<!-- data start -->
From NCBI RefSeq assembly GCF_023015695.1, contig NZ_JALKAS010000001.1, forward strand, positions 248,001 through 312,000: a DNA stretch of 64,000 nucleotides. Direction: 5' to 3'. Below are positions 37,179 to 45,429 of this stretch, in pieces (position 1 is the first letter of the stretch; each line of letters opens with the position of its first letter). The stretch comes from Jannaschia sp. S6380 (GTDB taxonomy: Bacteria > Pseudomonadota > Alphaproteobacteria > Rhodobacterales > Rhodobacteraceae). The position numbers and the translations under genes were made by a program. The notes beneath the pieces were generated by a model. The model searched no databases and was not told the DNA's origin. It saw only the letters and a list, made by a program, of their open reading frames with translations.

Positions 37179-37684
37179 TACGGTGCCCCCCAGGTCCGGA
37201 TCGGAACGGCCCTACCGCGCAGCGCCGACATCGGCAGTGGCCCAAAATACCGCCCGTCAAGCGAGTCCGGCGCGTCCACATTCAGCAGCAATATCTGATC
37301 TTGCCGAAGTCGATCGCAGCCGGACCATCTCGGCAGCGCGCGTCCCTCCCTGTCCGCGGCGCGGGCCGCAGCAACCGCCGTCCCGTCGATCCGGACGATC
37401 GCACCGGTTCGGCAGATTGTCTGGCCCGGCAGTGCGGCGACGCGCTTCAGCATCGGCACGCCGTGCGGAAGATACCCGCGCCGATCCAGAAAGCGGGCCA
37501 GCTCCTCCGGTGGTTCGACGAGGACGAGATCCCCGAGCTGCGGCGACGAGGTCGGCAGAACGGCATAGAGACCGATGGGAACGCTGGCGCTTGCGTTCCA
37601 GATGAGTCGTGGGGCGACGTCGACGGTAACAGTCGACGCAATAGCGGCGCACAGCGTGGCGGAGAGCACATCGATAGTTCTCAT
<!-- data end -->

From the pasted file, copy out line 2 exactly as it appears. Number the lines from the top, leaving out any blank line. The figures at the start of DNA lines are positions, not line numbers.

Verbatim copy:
Positions 37179-37684